Central Park: Free winter golf worries reader

The park board has approved a plan to allow free golf on the citys pitch and putt courses during the winter months as a way to save money.

Until now those courses were staffed year-long, which didnt make a lot of sense, particularly when it can rain in Vancouver for a month or more at a time. (The board has also cut back on maintenance where it can, so Im assuming therell be savings there as well.) The park board has been losing $200,000 annually on the operation of the pitch and putt courses at Queen Elizabeth Park, Stanley Park and Rupert Park, and a staff report claimed it could save half that amount by not staffing the attractions during the winter. These courses arent fenced to keep the public out, so its not like golfers will voluntarily stay away even if theyre closed.

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But a reader emailed me to say hes concerned giving the public free run of those courses in the winter will mean a dire need for repair to get them ready for warm weather use. He suggests by closing the courses for months at a time, revenues will drop giving the park board an opportunity to claim theyre no longer viable. And that, he says, could open the door to privatization.

As I reported last week, despite the fact the courses were staffed and open from November 2012 to February 2013, there were 84 days when no green fees were purchased. Staff recommended the courses run seasonally with free access during the winter, weather permitting, saving an estimated $100,000 annually.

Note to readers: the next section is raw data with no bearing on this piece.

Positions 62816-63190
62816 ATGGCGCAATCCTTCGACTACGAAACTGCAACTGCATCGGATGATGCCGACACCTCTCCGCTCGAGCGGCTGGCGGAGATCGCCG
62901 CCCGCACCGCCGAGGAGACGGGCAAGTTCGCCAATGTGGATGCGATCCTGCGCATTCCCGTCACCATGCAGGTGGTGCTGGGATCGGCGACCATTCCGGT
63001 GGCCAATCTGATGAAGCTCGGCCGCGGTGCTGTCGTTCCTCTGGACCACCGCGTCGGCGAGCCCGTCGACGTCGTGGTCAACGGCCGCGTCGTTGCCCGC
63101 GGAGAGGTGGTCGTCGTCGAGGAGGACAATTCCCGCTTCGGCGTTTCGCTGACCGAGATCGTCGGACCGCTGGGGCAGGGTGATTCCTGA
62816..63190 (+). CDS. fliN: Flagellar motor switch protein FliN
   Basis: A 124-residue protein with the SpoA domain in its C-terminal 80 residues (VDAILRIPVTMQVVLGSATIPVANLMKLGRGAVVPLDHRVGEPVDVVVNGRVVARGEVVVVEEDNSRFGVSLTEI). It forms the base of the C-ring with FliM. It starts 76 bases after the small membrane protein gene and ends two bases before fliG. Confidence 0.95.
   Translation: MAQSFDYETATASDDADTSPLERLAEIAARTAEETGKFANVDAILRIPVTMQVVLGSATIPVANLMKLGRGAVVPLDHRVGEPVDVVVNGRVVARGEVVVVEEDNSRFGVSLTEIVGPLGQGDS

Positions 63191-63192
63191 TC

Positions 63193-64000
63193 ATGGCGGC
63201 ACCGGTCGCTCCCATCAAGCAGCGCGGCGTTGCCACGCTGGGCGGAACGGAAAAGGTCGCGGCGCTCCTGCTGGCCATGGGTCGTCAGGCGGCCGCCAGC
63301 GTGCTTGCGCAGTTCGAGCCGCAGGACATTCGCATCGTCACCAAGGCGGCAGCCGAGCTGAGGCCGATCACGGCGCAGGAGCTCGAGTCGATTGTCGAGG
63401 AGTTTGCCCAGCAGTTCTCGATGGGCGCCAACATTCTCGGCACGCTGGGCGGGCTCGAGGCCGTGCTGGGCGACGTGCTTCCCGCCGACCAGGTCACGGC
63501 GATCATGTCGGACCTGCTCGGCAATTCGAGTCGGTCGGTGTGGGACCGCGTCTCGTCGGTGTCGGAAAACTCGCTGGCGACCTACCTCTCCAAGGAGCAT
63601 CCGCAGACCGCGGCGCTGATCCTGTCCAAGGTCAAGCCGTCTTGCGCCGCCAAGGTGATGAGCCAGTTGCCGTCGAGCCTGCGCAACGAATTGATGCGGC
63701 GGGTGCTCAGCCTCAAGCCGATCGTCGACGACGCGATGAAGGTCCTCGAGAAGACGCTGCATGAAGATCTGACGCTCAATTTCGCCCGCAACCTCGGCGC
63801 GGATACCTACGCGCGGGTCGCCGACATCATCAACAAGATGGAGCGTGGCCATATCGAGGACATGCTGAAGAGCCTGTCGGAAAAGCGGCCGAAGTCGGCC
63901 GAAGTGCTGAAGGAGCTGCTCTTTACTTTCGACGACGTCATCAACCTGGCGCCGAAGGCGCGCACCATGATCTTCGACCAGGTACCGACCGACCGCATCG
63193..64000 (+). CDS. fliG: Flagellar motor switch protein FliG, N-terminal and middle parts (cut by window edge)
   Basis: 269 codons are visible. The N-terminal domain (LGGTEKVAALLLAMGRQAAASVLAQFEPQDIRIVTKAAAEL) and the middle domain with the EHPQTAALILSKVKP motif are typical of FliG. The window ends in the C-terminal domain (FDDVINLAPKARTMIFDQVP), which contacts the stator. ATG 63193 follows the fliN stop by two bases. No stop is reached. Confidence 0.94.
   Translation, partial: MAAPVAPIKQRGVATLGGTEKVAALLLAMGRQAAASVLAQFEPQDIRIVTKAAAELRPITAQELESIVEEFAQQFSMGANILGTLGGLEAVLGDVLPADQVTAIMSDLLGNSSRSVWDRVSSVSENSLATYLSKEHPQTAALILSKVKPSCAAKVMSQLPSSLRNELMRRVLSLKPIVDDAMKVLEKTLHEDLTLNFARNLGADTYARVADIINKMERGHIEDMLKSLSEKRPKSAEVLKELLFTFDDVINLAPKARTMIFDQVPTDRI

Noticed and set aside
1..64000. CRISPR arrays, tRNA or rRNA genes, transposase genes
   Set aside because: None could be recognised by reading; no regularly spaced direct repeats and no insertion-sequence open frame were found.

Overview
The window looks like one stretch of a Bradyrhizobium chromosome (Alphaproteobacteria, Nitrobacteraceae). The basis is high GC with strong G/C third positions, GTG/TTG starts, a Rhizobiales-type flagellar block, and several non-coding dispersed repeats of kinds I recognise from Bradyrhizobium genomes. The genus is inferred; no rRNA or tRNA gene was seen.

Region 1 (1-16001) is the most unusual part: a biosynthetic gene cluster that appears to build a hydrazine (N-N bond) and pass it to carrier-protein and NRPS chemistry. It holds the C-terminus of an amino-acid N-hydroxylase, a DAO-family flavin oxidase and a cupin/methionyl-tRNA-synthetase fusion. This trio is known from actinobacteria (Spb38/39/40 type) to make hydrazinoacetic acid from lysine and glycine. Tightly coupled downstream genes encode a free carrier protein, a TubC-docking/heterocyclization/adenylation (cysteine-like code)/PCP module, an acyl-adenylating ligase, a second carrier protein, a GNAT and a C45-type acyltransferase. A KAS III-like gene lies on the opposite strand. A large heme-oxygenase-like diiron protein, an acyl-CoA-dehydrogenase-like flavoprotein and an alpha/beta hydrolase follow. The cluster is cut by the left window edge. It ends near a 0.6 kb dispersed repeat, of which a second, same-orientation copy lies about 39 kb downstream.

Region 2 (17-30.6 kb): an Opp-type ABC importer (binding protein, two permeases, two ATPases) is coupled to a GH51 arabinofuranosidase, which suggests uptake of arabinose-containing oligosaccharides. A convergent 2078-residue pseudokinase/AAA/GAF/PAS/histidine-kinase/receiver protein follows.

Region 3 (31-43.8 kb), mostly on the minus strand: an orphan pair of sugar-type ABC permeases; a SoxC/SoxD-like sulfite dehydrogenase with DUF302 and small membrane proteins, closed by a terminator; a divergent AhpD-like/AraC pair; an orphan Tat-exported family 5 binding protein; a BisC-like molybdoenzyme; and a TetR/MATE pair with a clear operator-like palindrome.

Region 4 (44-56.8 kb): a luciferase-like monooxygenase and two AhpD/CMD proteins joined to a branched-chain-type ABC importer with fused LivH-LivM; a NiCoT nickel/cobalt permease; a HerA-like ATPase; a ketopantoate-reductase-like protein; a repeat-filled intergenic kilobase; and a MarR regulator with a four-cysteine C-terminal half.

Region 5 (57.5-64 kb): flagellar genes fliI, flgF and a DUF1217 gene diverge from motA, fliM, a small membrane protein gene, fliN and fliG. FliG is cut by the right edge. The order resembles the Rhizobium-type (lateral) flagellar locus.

Fraserlands clean-up

A small volunteer group I wrote about last year is continuing its efforts to clean up the path that runs along the railway tracks on Kent Avenue near Jellicoe Street, south of Southeast Marine Drive.

Much of the shared pedestrian and cycling path is so overgrown with weeds its become a narrow strip of packed dirt hardly wide enough for a single jogger. Almost six years ago, longtime resident Gillian Lunde weeded a small section across from her home. The last time I spoke with Lunde she had weeded and planted 27 lengths of the fence that divides the pathway from the railway track that run adjacent to Kent Street.

The good news is more neighbours have come on board with the project and have formed the ad hoc group Take Back the Path, which is holding a work party this Saturday (April 13) from 9 a.m. to noon. The goal is to weed out as many dandelions as possible before they spread their seeds.

Those interested in helping should bring gardening tools and gloves. Check the Fraserlands Community Gardening Group out on Facebook.



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